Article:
Sunday, August 14, 2011

GISS spatial map, July 2011

I said I'd compare the GISS spatial map for July 2011 with the TempLS fitted spherical harmonic version when the GISS map appeared. That has now happened. The patterns are similar, though TempLS seems to be somewhat warmer. That is partly because of the smoothing - some of the cold spots are localised, and tend to get smoothed over. Anyway, pictures below the jump.

Here is the GISS plot:

And below is the plot that I showed here:

I've tried hard to match the colors and levels, and I don't think they are the major source of the differences, although my corresponding colors, theoretically an exact match, do seem fainter in the PNG rendition. I think part is the smoothing.  The actual patterns are very similar.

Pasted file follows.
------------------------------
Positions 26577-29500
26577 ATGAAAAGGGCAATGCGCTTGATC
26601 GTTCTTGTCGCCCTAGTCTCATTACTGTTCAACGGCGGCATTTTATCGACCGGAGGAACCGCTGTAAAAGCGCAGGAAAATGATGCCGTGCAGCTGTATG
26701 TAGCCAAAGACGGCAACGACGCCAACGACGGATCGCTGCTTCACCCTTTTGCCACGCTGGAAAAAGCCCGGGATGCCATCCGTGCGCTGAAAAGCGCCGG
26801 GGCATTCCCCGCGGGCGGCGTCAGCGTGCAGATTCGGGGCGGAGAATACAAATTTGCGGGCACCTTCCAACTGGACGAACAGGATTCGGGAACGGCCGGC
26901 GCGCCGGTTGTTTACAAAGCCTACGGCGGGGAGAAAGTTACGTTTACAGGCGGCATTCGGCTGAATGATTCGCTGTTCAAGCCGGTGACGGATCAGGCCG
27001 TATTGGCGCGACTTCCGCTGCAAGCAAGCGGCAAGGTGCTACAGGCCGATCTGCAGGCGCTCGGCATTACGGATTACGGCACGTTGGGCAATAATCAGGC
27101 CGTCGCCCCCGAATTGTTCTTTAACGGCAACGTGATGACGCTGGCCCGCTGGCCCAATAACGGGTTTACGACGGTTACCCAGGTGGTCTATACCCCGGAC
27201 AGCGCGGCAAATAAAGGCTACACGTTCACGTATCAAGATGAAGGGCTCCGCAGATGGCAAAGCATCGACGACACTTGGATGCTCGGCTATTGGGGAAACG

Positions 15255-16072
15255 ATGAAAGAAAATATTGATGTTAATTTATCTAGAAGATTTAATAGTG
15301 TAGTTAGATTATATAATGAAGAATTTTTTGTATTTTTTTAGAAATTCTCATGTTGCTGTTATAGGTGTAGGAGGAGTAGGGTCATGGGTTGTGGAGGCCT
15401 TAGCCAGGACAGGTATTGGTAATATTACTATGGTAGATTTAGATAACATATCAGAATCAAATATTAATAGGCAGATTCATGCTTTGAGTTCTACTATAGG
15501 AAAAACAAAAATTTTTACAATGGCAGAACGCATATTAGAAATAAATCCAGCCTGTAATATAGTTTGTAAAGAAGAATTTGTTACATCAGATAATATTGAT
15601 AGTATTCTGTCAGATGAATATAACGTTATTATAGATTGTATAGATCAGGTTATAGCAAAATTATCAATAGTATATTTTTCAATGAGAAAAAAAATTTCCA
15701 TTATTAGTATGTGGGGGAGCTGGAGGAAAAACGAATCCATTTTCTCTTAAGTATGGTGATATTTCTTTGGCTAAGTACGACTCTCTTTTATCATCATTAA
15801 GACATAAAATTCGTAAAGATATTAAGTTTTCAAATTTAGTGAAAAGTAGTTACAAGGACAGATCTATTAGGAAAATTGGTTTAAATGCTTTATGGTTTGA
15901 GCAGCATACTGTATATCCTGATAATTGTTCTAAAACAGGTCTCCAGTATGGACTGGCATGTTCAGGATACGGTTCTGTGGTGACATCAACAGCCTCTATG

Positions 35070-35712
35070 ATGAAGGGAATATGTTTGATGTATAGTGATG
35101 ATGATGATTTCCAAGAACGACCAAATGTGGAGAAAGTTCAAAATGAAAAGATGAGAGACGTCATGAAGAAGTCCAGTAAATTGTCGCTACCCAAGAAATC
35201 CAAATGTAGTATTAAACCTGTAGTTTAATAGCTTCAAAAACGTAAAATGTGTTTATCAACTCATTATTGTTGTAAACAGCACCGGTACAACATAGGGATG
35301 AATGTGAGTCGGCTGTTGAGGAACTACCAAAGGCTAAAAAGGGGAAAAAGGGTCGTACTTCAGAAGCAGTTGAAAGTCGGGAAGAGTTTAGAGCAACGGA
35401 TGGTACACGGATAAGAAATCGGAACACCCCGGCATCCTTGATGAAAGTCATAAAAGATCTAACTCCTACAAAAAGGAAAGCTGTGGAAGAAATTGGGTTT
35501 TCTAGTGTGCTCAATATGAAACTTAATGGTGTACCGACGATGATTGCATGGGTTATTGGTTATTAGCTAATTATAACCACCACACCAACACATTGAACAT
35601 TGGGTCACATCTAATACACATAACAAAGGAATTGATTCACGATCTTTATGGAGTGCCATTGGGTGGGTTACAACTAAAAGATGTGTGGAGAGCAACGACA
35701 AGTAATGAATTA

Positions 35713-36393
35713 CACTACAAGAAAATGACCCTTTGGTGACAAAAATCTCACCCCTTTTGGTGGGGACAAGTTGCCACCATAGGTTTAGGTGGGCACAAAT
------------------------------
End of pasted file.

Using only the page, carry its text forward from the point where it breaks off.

In my lat/lon plot TempLS cuts out the parts near the poles (eg below 60°S), because of the distortion. But you can see them in the Hammer projection here and I'll be showing full spherical projections (with some Javascript) in my next post. TempLS shows a major warm spot around the South Pole - but based on very few stations. GISS has some of that too, but the projection makes it hard to see.

Update. MP has commented that NOAA/NCDC also has a plot out. below is the graph that he linked, and below that is my graph, in similar colors (supplied by MP) which I showed in the previous post. It's of special interest because NCDC is using essentially the same global data combination (GHCNv3/ERSST).


  1. NCDC is also out, here is the map

    I've been experimenting with alternative colormaps and binning, I will get back to you on this.


  2. Thanks, MP
    I've linked in an update to the post.

    Incidentally, the "GISS" color scheme that I use is: